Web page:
Are Alice and Bob allowed to copy qubits in quantum communication complexity model?

In quantum communication complexity, we always assume that Alice and Bob have unlimited computational power and are still prove lower bounds such as the $\Omega(n)$ lower bounds of parity.

What happens if we assume that Alice and Bob can do something a quantum algorithm cannot do? One particular ability that I'm interested in is when they can copy qubits, i.e., Alice can send Bob a copy of her qubits and also keep a copy of that qubit sent to Bob. Do the lower bounds still hold in this model?

A particular result that I'm interested in is the lower bound in Razborov's paper "Quantum communication complexity of symmetric predicates".

Also, is this ability already included in the formal definition, e.g., as defined in Razborov's paper?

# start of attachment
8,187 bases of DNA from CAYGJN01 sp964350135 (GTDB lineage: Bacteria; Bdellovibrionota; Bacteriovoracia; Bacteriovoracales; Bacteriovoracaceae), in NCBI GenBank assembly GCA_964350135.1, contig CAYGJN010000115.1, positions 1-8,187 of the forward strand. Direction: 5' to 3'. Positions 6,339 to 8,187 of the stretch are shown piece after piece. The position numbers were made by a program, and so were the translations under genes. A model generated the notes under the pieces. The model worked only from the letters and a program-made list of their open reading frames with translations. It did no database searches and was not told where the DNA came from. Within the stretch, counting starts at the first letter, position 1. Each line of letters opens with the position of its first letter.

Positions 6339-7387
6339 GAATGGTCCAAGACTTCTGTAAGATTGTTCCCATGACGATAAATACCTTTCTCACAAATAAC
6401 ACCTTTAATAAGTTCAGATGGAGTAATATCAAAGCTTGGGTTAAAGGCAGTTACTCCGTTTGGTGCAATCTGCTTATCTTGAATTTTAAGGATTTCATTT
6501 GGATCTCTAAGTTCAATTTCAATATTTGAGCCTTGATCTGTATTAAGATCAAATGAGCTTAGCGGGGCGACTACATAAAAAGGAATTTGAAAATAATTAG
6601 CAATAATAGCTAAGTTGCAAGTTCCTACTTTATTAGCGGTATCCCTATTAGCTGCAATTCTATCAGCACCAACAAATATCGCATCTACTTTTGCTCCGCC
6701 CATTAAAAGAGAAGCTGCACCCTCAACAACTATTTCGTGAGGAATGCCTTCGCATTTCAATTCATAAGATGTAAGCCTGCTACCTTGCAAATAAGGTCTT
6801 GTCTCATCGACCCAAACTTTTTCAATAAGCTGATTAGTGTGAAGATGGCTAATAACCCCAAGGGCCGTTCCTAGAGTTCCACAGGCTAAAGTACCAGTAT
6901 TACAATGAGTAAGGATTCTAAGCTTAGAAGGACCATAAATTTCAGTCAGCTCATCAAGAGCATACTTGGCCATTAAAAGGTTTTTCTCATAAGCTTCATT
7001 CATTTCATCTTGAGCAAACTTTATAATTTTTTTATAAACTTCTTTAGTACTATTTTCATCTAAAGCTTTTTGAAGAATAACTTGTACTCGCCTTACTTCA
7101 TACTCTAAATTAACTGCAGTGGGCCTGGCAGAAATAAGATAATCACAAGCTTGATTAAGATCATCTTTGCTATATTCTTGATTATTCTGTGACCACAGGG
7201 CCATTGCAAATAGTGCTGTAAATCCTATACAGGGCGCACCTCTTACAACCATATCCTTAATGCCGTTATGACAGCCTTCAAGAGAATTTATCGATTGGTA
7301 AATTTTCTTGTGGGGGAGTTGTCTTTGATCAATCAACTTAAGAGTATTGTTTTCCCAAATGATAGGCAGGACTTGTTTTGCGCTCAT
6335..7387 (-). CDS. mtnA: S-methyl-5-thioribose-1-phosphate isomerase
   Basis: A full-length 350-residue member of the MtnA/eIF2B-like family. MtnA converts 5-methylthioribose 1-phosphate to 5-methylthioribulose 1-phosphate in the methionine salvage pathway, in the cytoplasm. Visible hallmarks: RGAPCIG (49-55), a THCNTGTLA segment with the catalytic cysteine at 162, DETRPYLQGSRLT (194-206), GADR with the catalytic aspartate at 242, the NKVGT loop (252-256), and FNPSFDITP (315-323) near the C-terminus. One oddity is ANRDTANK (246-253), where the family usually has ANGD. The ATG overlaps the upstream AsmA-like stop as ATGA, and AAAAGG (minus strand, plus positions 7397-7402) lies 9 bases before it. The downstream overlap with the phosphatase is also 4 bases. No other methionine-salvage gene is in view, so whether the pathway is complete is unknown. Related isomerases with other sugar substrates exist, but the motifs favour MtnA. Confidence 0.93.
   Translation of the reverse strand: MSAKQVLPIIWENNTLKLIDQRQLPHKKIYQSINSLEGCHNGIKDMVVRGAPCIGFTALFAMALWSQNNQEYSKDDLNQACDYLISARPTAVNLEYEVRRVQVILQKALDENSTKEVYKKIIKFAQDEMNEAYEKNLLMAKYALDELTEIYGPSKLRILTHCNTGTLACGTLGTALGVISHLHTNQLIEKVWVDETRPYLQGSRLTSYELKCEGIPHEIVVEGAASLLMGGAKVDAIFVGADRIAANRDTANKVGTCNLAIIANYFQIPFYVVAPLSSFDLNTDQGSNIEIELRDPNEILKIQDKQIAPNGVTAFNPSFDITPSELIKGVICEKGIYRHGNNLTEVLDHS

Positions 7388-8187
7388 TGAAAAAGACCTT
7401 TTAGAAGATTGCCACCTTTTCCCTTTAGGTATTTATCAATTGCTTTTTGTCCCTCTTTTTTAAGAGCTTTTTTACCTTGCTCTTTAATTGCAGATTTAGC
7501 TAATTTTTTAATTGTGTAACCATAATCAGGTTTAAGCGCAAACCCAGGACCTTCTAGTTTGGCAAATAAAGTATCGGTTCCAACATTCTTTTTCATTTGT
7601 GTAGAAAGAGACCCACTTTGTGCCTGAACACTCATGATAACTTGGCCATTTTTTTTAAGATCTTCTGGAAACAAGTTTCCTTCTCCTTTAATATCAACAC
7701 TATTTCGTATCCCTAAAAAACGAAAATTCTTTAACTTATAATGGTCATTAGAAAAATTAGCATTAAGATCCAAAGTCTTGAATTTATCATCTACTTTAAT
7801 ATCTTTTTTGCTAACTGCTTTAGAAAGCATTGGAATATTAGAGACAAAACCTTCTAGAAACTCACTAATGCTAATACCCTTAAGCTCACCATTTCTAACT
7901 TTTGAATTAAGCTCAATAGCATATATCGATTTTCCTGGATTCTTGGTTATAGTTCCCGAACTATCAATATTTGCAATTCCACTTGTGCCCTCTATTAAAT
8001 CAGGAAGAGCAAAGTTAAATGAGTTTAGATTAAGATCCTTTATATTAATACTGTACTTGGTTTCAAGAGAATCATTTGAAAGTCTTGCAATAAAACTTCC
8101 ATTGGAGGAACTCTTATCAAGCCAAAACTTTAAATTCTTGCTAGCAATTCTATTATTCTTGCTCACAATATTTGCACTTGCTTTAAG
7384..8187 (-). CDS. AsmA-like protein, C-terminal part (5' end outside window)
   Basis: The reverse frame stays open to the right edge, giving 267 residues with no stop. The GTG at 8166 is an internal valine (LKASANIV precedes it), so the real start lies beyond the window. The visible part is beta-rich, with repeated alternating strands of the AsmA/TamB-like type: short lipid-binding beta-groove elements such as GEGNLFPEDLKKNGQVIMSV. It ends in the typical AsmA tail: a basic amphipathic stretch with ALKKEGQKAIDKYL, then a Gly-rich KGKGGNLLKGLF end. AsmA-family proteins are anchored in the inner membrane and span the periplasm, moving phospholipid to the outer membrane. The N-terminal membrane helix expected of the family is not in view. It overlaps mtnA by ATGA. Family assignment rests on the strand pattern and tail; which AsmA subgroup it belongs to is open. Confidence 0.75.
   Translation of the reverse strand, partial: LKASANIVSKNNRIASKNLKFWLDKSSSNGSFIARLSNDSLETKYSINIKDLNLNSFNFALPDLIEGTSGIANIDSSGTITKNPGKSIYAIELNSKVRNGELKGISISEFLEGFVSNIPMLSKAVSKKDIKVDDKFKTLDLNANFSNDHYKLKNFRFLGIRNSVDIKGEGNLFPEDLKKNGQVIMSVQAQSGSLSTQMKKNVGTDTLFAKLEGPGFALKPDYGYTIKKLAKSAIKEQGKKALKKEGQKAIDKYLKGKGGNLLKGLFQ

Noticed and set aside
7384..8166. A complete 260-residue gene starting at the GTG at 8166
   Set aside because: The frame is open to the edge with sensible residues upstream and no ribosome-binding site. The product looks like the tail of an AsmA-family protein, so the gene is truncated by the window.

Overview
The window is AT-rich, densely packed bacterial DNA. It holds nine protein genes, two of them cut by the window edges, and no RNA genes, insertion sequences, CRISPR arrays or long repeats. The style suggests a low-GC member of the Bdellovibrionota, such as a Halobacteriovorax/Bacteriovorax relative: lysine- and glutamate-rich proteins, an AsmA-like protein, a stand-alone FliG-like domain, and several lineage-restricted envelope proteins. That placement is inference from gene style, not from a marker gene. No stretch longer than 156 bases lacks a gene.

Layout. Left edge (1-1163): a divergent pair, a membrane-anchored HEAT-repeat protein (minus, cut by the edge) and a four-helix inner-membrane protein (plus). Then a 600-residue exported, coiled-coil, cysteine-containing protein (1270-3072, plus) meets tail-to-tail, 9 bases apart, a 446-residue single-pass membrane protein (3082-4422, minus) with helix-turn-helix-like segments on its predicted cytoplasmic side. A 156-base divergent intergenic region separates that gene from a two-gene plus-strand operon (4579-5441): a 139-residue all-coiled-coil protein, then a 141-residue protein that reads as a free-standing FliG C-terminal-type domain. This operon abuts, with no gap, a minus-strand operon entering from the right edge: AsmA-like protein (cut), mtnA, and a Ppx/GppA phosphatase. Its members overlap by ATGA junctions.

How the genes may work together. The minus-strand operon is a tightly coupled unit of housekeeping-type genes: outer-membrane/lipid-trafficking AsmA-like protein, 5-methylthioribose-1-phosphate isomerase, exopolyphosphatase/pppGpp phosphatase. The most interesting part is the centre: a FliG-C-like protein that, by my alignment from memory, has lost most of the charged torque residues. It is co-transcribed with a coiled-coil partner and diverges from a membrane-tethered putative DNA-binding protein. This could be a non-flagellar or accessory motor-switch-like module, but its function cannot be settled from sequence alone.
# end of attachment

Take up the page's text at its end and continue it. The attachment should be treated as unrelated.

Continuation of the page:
(As you can guess, my understanding in quantum algorithm is very limited. So, besides the full answers, I would appreciate any pointer to anything in the literature as well.)

Update: I realized after reading Artem Kaznatcheev's answer that the model I ask is too general so I　asked a new question here

Interpret Alice's string $x$ as an integer, between $1$ and $2^n$. Given a string $x$, Alice prepares the state $|\phi_x\rangle = \sqrt{1 - x/2^n}|0\rangle + \sqrt{x/2^n}|1\rangle$. She sends state $|\phi_x\rangle$ to Bob, Bob makes an exponential number of copies of $|\phi_x\rangle$ and measures each individually in different bases to determine $x$. With $x$ in his hands, Bob can compute any function $f(x,y)$.